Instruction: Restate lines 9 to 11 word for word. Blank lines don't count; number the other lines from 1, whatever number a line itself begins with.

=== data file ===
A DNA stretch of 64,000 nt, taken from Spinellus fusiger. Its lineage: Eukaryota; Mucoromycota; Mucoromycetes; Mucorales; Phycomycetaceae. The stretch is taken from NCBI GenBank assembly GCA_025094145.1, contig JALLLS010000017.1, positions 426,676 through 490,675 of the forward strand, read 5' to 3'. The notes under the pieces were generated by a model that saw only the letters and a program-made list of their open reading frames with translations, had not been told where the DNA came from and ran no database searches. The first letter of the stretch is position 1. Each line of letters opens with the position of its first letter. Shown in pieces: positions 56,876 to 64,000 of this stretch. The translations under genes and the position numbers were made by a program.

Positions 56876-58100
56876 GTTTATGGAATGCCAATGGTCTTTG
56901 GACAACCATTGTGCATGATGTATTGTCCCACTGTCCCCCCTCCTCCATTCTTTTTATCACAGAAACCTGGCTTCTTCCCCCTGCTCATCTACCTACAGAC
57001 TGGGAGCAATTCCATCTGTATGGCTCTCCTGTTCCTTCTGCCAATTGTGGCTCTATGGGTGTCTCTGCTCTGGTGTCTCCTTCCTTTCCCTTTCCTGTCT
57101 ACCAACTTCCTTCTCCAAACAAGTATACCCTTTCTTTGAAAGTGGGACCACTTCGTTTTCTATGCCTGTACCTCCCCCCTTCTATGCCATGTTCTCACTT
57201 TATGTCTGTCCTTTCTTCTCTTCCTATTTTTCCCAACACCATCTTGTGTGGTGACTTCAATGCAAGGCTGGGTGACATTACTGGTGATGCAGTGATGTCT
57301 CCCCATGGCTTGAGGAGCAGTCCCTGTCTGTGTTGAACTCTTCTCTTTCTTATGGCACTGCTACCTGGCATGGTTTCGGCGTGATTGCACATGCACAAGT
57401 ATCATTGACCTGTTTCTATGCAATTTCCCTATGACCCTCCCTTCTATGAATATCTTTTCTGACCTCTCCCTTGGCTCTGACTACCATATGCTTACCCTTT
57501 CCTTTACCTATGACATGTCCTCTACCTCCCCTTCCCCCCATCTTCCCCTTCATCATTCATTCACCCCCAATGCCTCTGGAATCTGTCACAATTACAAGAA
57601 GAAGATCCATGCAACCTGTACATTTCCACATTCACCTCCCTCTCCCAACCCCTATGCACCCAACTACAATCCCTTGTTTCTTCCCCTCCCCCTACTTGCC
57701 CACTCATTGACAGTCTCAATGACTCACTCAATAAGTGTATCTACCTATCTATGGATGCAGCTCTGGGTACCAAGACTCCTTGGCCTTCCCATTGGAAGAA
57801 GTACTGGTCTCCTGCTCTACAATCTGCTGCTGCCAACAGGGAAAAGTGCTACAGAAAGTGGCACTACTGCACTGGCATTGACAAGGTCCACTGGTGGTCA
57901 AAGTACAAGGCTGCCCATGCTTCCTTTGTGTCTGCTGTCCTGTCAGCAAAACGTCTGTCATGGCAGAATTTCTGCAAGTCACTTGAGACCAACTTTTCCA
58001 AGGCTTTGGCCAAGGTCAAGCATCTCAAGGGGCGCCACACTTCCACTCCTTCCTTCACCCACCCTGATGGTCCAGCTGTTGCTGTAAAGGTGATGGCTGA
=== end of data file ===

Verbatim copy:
57401 ATCATTGACCTGTTTCTATGCAATTTCCCTATGACCCTCCCTTCTATGAATATCTTTTCTGACCTCTCCCTTGGCTCTGACTACCATATGCTTACCCTTT
57501 CCTTTACCTATGACATGTCCTCTACCTCCCCTTCCCCCCATCTTCCCCTTCATCATTCATTCACCCCCAATGCCTCTGGAATCTGTCACAATTACAAGAA
57601 GAAGATCCATGCAACCTGTACATTTCCACATTCACCTCCCTCTCCCAACCCCTATGCACCCAACTACAATCCCTTGTTTCTTCCCCTCCCCCTACTTGCC